The singer/poet once called this line his "credo." Cohen recently spent almost five years at a Buddhist monastery, which might disqualify him as a spokesman for nonbelief. (Our policy on Buddhists remains unclear.) But this notion of the value and beauty of "flaws" is an important one. The great Greek skeptic Carneades -- a hero of my book -- noted how gods, lacking flaws, must also lack virtues: How can you show courage if you can't be hurt?
Is it through the ability to be hurt that the light comes in?
The "A" Word -- 3
posted on 05.11.2006 at 11:00 PM
My hesitation over using the word "atheist" in the book's title has come from its apparent starkness. But, in researching the remarkably energetic disbelief scene in ancient India, I've begun to fear it isn't stark enough.
If atheist refers to a denier of the existence of gods, then early Jainists and Buddhists might qualify, as might devotees of what may be the oldest of the orthodox schools of Indian philosophy, Samkhya, which also makes do without gods. However, all these faiths do, as I understand them, share a belief in the soul, rebirth and karma. Is the term "atheist," therefore, too broad? Do we need another designation in order to restrict the club to those, including plenty in ancient India, who reject gods and also reject the notion that we live on after death?
India -- Variety of Irreligious Experience
posted on 01.14.2006 at 12:38 AM
This country sure will chase notions of cultural homogenization out of an American's head.
The Indian street (as alive as any I've seen): where a thousand and one collisions are poised to happen -- between honking car and weaving bicycle, putt-putting auto-rickshaw and intent pedestrian; where a thousand collisions are, with a last-second swerve or stall, avoided.
Skinny women squat on the dusty ground in brightly colored sarees. Skinny men wrap and unwrap loose fabric around their midsections. (No doubt leaving them more comfortable than my jeans leave me.) At the restaurant where I find myself, the men eat their white rice and spicy sauces with their fingers.
And then there's Indian religion. Polytheism is just some quaint historical fact back where I come from. Here in India it's easily visible in the colorful gods, with reassuring smiles, that decorate a shrine in the parking lot of my hotel.
This crowd of Hindu gods, with their different talents and personalities, seems pretty distant from the stern, lonely god-of-all-trades of the Abrahamic tradition. Sure sounds like unhomogenized cultural difference to me.
Somewhere in the comments on another entry on this blog we were discussing whether Jewish atheism, say, is different from Christian atheism. What about atheism here ("rationalists," I believe they're called)? A Hindu nonbeliever has an awful lot of gods to not believe in. Does that make it harder or easier? In what exactly would a Buddhist be disbelieving?
I have a fair amount invested in the premise that it is possible to talk in one sentence about atheism in, for example, India and in the next about atheism in Paris (where only baguettes, grapes and Le Quick hamburgers are eaten with fingers).
That is probably still possible. Nonetheless, It is clearly going to be necessary for me to acknowledge the variety of religious experience in order to make sense of a good variety of humankind's irreligious experiences.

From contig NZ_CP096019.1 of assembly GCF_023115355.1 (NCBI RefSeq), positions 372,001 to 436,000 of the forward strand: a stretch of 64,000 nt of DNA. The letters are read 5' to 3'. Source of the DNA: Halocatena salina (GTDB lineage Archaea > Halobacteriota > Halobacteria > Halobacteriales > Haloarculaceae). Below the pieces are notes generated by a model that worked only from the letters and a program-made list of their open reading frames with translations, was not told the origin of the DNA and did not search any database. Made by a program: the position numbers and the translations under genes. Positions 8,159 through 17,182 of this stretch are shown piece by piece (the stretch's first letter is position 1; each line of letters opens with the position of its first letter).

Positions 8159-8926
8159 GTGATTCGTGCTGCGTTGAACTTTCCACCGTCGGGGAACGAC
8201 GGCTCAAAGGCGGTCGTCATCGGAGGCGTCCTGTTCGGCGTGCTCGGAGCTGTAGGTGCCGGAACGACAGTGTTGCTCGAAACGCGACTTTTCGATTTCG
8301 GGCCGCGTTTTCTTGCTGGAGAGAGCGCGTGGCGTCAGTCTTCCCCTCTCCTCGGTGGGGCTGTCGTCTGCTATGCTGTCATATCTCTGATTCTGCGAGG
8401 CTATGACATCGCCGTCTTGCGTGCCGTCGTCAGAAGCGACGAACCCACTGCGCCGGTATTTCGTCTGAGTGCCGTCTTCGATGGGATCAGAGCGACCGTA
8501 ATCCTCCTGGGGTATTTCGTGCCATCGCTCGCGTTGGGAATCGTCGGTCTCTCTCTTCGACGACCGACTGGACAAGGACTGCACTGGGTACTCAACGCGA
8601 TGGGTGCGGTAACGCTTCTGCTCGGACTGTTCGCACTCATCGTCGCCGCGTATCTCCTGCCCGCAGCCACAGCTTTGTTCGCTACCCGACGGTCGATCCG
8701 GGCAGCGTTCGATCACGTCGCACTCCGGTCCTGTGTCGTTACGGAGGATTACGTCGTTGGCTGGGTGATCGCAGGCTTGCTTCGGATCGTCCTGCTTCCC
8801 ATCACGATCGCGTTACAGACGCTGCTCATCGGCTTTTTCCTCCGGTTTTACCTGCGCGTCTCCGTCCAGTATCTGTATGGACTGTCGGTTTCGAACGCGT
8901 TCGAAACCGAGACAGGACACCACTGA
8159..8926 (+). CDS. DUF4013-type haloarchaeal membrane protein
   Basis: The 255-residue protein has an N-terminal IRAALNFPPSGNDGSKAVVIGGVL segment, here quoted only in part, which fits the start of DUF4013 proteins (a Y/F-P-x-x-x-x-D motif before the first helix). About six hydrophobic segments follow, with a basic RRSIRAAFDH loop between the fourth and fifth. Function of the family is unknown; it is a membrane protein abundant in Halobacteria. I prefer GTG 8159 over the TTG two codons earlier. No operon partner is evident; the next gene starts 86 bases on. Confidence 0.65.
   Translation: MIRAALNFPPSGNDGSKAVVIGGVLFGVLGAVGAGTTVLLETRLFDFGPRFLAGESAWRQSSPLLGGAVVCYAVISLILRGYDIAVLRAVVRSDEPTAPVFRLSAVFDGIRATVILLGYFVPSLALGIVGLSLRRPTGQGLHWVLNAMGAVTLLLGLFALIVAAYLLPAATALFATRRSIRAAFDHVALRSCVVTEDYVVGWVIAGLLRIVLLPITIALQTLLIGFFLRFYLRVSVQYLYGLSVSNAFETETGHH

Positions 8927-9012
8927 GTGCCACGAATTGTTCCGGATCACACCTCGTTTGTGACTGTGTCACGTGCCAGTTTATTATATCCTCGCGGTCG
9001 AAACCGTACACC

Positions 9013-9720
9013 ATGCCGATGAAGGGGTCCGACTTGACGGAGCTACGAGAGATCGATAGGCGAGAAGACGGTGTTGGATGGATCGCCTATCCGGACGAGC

On my plane a gaggle of preternaturally sincere Americans and Europeans, in loose-fitting clothes, whispered about the best rooms in this or that ashram. They didn't come all this way just to experience unfamilar ways of eating or to ride unfamiliar kinds of taxis.
posted on 01.10.2006 at 1:03 AM
Odd how you can be reading something (The Anti-Christ, in this case) that seems to have nothing to do with where you are (India) and then suddenly (inevitably?) things seem to come together. (Nietzsche starts going on about Buddhism.)
Two possible explanations:
1. fate, karma, a caring (unabolished) god.
2. In human culture -- even in seemingly diverse human cultures -- things sometimes turn out to be connected, and human minds are primed to pick up such connections.
The Concept of 'God,' Abolished
posted on 01.09.2006 at 12:14 AM
Buddhism, as comments on the entry below make clear, has been a tough religion for anti-religionists to get their minds around.
Nietzsche, whose father and grandfather were pastors, is no friend of religion. And he really can't abide Christianity: "Hatred of mind, of pride, courage, freedom...is Christian: hatred of the senses, of the joy of the senses, of joy in general is Christian."
But this German philosopher has a soft spot for Buddhism: "The supreme goal is cheerfulness, stillness, absence of desire, and this goal is achieved." (Lucky Nietzsche didn't see the fortune-telling machines next to some Buddhist temples in Japan.)
He certainly notices the absence in Buddhism of meddling deities: "The concept of 'God'," observes Nietzsche (the fellow who first reported god's death) "is already abolished by the time [Buddhism] arrives."
A Bone to Pick with the Buddha
posted on 01.07.2006 at 1:40 AM
The Buddha was once asked whether the gods exist. His response: "The question does not edify."
I'm afraid I'm going to have to disagree with the Buddha on this one -- my book project being founded on the premise that the question of whether the gods exist can be hugely edifying.